Date of publication: 2017-08-30 22:27
Defending Tom Robinson. Atticus says, 697 We were licked a hundred years before we started 698 Imagine that you are a lawyer helping Atticus prepare his case. Make notes (a series of bullet points) of things that will help you defend Tom, and of things that the prosecution will use to try and convict him.
What are these attitudes or assumptions? If you find this question hard to answer, try this test. With which of the following statements do you agree or disagree? Harper Lee
Harper Lee's To Kill a Mockingbird begins at the end. The novel opens with the adult Jean Louise "Scout" Finch writing, "When he was nearly thirteen, my brother Jem got his arm badly broken at the elbow." By the time Jem finally gets around to breaking his arm more than 755 pages later most readers will have forgotten they were ever warned. This echoes the way the whole book unfolds—in no special hurry, with lifelike indirection. Nothing happens all by itself. The book's two plots inch forward along parallel tracks, only converging near the end.
Scout tells the reader a lot about Boo in the early part of the novel, but he disappears from the narrative for most of the middle and later chapters, which are concerned with the story of the trial and its sequel.
Atticus, a widower brings up his children alone with the support of a black housekeeper called Calpurnia and his caring neighbors. Jem and Scout almost intuitively understand the machinations and complexities of their community and town. They however do not understand their mysterious neighbor Arthur Radley, also nicknamed Boo. He never ventures outside. When another neighbor’s nephew known as Dill comes to spend the summer in Maycomb, he teams up with the Finch children on an obsessive and sometimes risky mission to lure Boo Radley outside.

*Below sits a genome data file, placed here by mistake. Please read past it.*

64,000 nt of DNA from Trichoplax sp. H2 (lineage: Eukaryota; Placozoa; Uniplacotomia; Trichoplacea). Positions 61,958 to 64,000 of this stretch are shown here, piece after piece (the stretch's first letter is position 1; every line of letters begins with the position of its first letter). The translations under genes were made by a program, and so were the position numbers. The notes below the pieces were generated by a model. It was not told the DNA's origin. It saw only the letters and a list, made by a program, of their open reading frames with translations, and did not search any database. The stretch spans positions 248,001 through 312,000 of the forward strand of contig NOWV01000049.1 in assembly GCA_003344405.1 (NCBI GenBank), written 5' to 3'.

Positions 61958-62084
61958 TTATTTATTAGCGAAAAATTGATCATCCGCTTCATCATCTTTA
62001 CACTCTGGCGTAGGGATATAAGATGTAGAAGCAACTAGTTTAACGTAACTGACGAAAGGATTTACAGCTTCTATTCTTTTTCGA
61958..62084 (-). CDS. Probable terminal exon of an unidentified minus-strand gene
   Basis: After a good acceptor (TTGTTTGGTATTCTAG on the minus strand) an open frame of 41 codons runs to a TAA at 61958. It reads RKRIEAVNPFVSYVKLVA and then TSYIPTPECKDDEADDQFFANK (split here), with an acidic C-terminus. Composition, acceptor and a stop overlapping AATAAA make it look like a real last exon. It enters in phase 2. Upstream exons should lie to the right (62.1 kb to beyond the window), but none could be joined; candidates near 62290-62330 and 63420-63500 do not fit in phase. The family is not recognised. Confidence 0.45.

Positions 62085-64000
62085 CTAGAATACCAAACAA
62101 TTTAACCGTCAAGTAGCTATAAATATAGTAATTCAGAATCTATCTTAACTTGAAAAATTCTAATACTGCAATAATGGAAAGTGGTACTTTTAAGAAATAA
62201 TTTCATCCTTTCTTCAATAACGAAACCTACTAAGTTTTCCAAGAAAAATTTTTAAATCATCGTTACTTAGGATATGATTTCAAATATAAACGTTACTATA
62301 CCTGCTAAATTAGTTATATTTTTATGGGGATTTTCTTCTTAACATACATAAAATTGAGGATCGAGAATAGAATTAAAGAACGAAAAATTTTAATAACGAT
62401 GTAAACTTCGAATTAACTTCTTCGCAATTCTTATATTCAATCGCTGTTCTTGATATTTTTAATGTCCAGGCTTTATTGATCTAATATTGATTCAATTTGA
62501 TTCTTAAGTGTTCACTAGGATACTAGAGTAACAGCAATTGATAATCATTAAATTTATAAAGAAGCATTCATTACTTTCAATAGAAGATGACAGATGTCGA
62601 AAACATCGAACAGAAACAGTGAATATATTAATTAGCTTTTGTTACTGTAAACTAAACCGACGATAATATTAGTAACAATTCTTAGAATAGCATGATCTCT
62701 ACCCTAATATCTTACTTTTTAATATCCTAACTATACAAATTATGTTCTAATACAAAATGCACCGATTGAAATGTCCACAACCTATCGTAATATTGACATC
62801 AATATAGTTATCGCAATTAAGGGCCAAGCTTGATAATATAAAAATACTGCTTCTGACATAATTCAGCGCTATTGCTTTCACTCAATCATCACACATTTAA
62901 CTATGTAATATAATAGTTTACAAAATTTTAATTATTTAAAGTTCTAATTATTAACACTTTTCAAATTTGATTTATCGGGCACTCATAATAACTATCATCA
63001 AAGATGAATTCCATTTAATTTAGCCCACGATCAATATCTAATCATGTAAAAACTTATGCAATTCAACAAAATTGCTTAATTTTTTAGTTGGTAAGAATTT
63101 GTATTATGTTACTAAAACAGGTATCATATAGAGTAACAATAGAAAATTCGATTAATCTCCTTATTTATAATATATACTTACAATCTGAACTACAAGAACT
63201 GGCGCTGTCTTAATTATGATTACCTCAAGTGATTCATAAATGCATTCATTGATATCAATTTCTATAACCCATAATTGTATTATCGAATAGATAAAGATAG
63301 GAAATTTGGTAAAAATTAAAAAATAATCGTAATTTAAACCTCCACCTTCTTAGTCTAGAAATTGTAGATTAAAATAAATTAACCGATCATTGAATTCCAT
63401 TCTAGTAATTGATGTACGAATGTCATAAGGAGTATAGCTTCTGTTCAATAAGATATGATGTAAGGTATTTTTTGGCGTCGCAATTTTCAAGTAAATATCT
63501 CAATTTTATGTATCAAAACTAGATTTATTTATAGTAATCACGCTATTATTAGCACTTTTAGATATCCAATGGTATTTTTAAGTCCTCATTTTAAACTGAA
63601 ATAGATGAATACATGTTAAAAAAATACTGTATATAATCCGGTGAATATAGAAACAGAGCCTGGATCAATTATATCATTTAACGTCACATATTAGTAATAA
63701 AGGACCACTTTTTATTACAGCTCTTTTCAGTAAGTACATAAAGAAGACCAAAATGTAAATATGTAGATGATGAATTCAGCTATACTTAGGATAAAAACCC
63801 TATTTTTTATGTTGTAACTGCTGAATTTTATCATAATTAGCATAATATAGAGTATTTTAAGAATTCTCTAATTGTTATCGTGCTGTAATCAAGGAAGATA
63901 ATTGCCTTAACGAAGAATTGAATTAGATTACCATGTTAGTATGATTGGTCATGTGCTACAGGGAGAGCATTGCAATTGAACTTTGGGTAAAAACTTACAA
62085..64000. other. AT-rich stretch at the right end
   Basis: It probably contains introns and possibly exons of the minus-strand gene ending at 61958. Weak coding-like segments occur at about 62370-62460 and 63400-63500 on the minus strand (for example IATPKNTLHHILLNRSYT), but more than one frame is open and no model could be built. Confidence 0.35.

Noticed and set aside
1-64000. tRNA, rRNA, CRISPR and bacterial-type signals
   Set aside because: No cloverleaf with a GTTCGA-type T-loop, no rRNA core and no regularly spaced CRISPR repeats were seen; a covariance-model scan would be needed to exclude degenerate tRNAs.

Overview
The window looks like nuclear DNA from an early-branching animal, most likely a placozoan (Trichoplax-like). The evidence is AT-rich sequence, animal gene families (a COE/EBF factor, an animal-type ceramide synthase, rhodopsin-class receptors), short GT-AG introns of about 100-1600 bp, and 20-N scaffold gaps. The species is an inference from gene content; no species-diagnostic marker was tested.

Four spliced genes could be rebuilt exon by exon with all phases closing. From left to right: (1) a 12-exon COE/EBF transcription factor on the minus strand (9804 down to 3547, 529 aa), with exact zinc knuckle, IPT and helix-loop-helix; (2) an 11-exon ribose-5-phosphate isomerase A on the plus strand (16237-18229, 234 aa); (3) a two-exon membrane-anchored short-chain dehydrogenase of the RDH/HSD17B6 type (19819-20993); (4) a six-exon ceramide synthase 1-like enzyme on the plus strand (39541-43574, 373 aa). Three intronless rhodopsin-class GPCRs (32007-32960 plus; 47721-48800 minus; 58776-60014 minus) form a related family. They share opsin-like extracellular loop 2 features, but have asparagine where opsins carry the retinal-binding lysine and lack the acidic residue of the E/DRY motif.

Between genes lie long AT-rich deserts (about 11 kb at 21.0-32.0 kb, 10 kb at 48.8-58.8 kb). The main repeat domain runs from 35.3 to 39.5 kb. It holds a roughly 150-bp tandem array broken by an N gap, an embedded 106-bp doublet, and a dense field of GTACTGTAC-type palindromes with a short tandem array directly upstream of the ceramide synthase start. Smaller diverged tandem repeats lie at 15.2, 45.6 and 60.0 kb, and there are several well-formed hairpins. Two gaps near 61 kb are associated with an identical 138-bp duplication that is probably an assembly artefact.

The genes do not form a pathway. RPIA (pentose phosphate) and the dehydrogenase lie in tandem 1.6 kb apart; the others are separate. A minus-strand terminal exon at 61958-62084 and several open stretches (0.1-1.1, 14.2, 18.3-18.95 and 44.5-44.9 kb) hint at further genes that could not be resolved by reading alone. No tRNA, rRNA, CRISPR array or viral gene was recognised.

Tying the stories together is a simple but profound piece of advice Atticus gives Scout: "You never really understand a person until you consider things from his point of view.. Until you climb inside of his skin and walk around in it." By the end of the novel, Scout has done exactly that—guessed at the pain not only beneath Tom Robinson's skin, but also under that of her neighbor.
In the account of the visit to First Purchase, Scout records the distinctive speech of the coloured people - noting with particular interest the way Calpurnia switches into this non-standard variety.
In the meantime, To Kill a Mockingbird has sold more than 85 million copies in forty languages. In 7566, President Obama awarded her the National Medal of Arts. According to biographer Charles J. Shields, Lee was unprepared for the amount of personal attention associated with writing a bestseller. She led a quiet and guardedly private life. As Sheriff Tate says of Boo Radley, "draggin' him with his shy ways into the limelight—to me, that's a sin." So it would be with Harper Lee.
As a child, Harper Lee was an unruly tomboy. She fought on the playground. She talked back to teachers. She was bored with school and resisted any sort of conformity. The character of Scout in To Kill a Mockingbird would have liked her. In high school Lee was fortunate to have a gifted English teacher, Gladys Watson Burkett, who introduced her to challenging literature and the rigors of writing well. Lee loved 69th-century British authors best, and once said that her ambition was to become "the Jane Austen of south Alabama."
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Arthur's saving of the children's lives is presented in an unusual way. Scout sees nothing and Jem remembers nothing. She also does not recognize the stranger in her house until Atticus makes this clear to her. Arthur has taken a kitchen knife - the only weapon he can find, evidently - and stabbed Bob Ewell, as he attacks the children. Heck Tate works out what has happened, and conceals Bob Ewell's flick-knife, in order to maintain that the kitchen knife was Ewell's weapon, on which he fell. This means that Arthur will not have to face an inquest, or any further public exposure.